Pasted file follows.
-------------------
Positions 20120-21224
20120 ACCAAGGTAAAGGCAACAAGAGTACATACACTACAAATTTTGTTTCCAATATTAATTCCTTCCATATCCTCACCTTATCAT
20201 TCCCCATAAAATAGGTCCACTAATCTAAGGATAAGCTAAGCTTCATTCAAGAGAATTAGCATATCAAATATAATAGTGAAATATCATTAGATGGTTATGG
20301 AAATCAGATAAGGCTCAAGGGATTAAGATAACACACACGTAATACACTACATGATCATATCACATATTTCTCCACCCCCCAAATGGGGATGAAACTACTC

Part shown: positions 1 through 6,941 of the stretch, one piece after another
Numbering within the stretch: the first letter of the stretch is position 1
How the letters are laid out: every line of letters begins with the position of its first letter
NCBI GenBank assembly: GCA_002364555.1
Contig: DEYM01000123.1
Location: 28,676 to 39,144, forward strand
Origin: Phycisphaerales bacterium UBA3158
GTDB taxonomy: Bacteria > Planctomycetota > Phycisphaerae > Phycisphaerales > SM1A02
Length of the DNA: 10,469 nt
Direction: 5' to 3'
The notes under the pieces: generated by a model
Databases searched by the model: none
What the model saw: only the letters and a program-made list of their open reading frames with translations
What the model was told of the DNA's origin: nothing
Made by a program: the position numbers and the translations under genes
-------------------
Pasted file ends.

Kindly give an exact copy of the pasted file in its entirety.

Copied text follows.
Positions 20120-21224
20120 ACCAAGGTAAAGGCAACAAGAGTACATACACTACAAATTTTGTTTCCAATATTAATTCCTTCCATATCCTCACCTTATCAT
20201 TCCCCATAAAATAGGTCCACTAATCTAAGGATAAGCTAAGCTTCATTCAAGAGAATTAGCATATCAAATATAATAGTGAAATATCATTAGATGGTTATGG
20301 AAATCAGATAAGGCTCAAGGGATTAAGATAACACACACGTAATACACTACATGATCATATCACATATTTCTCCACCCCCCAAATGGGGATGAAACTACTC

Part shown: positions 1 through 6,941 of the stretch, one piece after another
Numbering within the stretch: the first letter of the stretch is position 1
How the letters are laid out: every line of letters begins with the position of its first letter
NCBI GenBank assembly: GCA_002364555.1
Contig: DEYM01000123.1
Location: 28,676 to 39,144, forward strand
Origin: Phycisphaerales bacterium UBA3158
GTDB taxonomy: Bacteria > Planctomycetota > Phycisphaerae > Phycisphaerales > SM1A02
Length of the DNA: 10,469 nt
Direction: 5' to 3'
The notes under the pieces: generated by a model
Databases searched by the model: none
What the model saw: only the letters and a program-made list of their open reading frames with translations
What the model was told of the DNA's origin: nothing
Made by a program: the position numbers and the translations under genes